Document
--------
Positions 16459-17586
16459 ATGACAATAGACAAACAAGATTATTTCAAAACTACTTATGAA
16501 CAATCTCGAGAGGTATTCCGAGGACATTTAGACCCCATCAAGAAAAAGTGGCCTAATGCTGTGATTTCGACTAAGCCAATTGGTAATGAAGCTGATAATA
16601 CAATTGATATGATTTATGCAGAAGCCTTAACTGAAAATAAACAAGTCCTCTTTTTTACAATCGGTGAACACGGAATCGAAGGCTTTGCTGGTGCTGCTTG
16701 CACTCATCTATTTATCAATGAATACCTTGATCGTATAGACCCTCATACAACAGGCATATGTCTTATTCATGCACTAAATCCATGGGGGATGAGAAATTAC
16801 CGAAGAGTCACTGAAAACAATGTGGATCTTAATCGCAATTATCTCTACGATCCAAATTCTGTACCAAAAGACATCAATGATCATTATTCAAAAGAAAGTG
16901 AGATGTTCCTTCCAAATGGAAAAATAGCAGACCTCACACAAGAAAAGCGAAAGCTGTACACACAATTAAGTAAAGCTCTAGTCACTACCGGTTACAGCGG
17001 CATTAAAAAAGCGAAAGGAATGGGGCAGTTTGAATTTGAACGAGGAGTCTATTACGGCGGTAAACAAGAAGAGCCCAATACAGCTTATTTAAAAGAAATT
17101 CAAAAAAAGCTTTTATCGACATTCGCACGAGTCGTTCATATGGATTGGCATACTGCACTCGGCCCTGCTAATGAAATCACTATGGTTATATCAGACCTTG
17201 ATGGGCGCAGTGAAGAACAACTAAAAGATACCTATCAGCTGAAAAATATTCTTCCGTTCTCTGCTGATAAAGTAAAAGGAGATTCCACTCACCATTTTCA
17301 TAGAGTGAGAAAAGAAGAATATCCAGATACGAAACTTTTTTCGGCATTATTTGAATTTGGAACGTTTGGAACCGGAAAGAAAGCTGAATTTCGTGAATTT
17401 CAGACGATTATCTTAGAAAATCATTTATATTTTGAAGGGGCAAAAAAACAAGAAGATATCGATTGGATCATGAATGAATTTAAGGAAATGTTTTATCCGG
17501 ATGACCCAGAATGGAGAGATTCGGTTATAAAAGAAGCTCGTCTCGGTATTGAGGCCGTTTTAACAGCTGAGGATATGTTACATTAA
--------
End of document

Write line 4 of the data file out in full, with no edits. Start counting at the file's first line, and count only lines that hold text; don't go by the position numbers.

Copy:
16601 CAATTGATATGATTTATGCAGAAGCCTTAACTGAAAATAAACAAGTCCTCTTTTTTACAATCGGTGAACACGGAATCGAAGGCTTTGCTGGTGCTGCTTG